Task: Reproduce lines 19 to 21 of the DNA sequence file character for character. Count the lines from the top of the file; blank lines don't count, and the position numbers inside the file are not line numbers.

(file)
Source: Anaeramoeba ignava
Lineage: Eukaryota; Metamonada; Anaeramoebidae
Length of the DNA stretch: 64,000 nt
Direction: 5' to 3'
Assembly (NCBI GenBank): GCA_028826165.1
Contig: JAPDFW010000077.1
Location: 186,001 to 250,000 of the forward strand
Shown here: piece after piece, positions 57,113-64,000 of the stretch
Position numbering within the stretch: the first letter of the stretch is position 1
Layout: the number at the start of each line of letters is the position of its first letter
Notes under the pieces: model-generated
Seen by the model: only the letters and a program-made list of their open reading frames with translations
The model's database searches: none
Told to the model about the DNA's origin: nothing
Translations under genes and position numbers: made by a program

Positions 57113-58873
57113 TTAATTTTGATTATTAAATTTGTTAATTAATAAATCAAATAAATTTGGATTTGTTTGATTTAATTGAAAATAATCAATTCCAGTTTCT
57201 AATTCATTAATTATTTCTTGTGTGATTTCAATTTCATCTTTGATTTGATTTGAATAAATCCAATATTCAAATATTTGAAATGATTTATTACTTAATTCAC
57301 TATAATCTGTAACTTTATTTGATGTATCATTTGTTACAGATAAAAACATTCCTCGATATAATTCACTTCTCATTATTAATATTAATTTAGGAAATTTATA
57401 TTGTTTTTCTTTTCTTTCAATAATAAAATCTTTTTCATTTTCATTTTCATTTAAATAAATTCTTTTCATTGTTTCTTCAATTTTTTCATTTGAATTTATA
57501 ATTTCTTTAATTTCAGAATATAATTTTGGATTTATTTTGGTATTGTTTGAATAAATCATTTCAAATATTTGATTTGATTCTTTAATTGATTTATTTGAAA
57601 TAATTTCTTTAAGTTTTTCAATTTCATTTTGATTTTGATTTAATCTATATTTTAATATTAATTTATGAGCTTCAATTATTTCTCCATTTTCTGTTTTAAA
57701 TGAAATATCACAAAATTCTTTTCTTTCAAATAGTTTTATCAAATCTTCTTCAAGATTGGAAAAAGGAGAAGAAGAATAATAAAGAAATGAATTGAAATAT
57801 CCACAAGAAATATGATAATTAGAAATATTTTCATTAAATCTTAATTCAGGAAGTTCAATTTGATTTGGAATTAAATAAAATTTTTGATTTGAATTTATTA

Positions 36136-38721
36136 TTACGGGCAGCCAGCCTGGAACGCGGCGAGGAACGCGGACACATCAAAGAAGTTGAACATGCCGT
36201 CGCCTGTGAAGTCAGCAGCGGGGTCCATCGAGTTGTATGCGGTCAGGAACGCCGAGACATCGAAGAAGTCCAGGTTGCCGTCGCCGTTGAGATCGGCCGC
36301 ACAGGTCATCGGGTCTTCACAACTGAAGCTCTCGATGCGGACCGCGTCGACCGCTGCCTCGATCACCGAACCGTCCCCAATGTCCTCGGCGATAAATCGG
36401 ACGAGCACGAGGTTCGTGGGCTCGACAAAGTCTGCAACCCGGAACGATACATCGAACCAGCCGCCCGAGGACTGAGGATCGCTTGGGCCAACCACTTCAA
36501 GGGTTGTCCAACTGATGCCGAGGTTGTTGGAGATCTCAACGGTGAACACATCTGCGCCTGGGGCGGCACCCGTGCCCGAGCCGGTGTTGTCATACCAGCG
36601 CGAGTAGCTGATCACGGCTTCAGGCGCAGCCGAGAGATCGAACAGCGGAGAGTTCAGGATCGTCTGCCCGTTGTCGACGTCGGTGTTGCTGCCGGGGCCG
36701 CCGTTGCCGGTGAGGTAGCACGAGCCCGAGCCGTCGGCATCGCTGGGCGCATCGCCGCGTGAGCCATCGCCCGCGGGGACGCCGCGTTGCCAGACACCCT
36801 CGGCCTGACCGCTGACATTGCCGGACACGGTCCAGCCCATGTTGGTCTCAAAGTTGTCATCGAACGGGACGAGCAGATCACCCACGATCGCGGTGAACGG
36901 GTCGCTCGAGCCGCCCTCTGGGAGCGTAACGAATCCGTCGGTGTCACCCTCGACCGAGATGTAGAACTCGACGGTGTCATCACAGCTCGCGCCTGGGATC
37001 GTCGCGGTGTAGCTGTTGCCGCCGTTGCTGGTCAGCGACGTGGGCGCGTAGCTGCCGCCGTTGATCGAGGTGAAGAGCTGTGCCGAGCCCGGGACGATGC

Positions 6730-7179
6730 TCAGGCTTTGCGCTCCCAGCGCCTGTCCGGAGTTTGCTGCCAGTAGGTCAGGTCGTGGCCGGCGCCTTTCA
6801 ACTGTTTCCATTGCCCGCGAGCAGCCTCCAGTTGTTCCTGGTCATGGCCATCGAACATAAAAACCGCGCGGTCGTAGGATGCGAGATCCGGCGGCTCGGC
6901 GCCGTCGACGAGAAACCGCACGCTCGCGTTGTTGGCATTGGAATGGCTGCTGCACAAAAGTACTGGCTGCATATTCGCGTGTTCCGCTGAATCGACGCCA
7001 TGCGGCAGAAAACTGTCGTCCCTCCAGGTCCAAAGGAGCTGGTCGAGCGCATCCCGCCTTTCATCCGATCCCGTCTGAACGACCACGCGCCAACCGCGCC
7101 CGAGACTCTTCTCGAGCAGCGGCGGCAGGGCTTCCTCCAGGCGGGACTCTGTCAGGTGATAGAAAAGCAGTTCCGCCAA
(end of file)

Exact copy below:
57301 TATAATCTGTAACTTTATTTGATGTATCATTTGTTACAGATAAAAACATTCCTCGATATAATTCACTTCTCATTATTAATATTAATTTAGGAAATTTATA
57401 TTGTTTTTCTTTTCTTTCAATAATAAAATCTTTTTCATTTTCATTTTCATTTAAATAAATTCTTTTCATTGTTTCTTCAATTTTTTCATTTGAATTTATA
57501 ATTTCTTTAATTTCAGAATATAATTTTGGATTTATTTTGGTATTGTTTGAATAAATCATTTCAAATATTTGATTTGATTCTTTAATTGATTTATTTGAAA